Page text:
Being a bit of a technology geek, I always look forward to Mary Meeker’s annual update on Internet Trends. Since 1995, Ms. Meeker has been maturing a compendium of valuable insights into the growth and expansion of our global information infrastructure. It has become an almanac of sorts for the technology industry, helping to guide investments and develop strategies for competing in the Digital Age.
The 2018 installment came out in late May. It’s a massive slide deck that is particularly interesting not as much for what is documented on the pages but, ironically, for what is not.
Certainly, some of the data is expected, such as stagnating growth in smartphones and the saturation of global Internet penetration. But among those insights, we see some new human behaviors resulting from the maturing global information infrastructure. Rather than broad penetration of new technologies, we see rapid adoption of digital, mobile, and productivity technologies changing how we live and work. Consider how each of these ‘progress’ trends behaves in real life:
Trend: Approximately 4.5 billion people actively use some sort of messaging app to communicate every month
Consequence: As app-based communication becomes more efficient, face-to-face and phone conversations diminish, as do the relationships built over repeated interactions
Trend: E-commerce growth continues to outpace brick and mortar as 13% of all consumer retail purchases are done online rather than in a physical store
Consequence: As shopping becomes a more purely transactional exercise, it loses it’s social and communal value, giving people one less way to engage in their free time
Trend: Among a survey base of 7 million users globally, about 16 million hours of streaming video is consumed daily – and in the U.S. alone, adults spend almost 6 hours per day engaged with some sort of digital media
Consequence: As people spend more time looking at a small screen with earbuds in, media consumption becomes more personal and less of a shared pastime and source of conversation
Trend: Freelancing is growing 3 times faster than the total traditional workforce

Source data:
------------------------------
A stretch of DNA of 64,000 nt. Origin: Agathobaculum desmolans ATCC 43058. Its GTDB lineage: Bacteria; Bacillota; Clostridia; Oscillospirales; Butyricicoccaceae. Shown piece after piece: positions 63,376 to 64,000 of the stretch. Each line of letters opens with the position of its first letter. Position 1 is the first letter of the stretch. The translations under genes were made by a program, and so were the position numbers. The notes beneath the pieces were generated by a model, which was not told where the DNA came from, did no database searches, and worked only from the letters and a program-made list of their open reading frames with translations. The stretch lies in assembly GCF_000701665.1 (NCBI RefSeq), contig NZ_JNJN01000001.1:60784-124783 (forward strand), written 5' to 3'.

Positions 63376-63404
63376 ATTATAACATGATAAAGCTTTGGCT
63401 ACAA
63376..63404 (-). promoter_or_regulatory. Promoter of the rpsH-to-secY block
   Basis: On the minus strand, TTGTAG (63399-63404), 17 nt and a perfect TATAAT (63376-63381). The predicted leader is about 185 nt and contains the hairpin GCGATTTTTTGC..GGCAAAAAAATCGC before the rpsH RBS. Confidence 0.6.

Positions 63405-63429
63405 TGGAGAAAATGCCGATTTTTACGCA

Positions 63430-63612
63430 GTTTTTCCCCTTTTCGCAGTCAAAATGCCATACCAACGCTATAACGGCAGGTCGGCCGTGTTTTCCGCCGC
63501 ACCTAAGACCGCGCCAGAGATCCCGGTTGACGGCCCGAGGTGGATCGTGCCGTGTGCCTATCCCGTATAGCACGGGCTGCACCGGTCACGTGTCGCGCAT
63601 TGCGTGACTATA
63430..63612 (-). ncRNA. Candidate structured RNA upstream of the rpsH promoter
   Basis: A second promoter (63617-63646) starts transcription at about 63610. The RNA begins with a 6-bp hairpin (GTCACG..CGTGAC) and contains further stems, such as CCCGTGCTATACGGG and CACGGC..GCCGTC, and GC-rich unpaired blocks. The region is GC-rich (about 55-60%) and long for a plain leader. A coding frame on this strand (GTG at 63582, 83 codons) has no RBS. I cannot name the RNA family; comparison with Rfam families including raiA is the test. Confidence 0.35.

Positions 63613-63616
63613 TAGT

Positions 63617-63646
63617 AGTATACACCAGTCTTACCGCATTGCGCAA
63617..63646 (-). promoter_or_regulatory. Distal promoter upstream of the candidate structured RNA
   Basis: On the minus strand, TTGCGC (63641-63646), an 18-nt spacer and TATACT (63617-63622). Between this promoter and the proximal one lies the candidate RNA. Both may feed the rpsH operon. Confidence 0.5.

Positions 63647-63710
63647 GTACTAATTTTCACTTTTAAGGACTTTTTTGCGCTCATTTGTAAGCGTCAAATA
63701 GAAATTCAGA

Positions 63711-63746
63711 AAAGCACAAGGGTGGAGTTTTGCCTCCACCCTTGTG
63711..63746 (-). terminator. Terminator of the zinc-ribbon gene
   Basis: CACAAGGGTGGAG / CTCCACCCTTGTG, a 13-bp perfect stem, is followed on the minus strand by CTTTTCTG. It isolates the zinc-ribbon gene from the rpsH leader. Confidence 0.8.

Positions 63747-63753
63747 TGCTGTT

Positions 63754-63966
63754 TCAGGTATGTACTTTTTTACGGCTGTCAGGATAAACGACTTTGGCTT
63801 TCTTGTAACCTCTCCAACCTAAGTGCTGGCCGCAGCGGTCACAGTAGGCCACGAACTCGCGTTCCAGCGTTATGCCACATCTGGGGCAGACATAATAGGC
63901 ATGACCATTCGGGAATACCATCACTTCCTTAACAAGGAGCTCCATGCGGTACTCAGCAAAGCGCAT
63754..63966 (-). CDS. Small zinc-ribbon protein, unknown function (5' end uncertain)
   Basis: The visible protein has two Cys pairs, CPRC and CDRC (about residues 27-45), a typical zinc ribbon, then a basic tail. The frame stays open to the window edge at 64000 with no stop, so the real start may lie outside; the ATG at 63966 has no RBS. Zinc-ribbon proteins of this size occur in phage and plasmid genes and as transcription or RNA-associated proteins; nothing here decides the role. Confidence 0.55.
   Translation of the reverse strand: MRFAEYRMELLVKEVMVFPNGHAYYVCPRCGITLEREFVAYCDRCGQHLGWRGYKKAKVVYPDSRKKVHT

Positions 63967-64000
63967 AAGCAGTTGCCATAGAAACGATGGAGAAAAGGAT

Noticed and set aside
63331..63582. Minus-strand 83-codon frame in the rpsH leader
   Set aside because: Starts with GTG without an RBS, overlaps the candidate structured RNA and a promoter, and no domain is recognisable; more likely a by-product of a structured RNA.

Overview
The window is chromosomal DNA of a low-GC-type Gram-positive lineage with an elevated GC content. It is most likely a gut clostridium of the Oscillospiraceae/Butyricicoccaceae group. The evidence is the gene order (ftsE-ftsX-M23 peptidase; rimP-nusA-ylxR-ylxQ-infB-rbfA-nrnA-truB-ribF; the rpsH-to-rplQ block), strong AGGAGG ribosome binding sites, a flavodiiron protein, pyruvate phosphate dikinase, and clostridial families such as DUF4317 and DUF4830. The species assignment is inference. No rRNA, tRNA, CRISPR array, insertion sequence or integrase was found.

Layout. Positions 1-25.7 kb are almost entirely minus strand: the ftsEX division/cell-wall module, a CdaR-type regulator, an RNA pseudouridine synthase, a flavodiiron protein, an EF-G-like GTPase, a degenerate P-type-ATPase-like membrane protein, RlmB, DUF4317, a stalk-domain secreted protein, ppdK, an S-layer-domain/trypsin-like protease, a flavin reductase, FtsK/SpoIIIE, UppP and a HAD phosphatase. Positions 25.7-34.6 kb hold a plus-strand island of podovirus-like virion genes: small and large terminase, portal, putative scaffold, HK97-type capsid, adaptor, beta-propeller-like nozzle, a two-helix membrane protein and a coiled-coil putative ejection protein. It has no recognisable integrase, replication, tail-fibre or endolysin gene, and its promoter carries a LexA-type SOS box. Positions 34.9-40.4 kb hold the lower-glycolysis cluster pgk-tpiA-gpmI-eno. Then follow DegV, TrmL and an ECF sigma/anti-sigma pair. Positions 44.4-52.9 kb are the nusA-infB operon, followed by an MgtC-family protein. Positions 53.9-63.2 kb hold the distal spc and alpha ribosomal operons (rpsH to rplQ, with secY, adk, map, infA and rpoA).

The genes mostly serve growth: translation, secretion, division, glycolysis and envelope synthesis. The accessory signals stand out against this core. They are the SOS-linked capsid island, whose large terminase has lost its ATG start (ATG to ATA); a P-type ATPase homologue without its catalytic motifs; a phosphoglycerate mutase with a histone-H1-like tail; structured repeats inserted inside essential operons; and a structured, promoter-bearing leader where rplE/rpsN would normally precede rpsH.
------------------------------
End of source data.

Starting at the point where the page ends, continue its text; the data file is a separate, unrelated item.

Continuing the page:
Consequence: As more professionals work ‘for themselves’ and from home, less in-person collaboration is happening and one more social structure is in danger of disappearing
More specifically, the collective implication of the trends is a picture of humanity that is more insular and isolated. Over time, trading relationships for efficiency and self-interest will have consequences. We already know that people who lack interpersonal relationships are more prone to issues like depression and dementia, and we’re seeing early evidence that the new members of the workforce may lack some fundamental ability to converse and collaborate in person.
Turning Internet Trends into an Action Plan
As is so often the case, the information is just the tip of the story. To create a situation in which people, companies, and societies are controlling how the technologies get used – instead of the other way around, we have to answer a few fundamental questions about what the data points reveal. Specifically:
- Do we see intended or unintended consequences of the information revolution and globalization?
- How is technology impacting the fundamental human condition?
- Given such rapid and accelerating adoption rates, what issues must we address to ensure the safety and security of people and our societies?
Of course, we can’t really know the answers to the current questions yet. As it does, time will tell how humanity will be shaped (and reshaped) as technology continues to infiltrate how we live, work, consume information, and interact. We can extrapolate a few guesses based on what we’ve seen in history.
Case: The Human Implications of the Industrial Revolution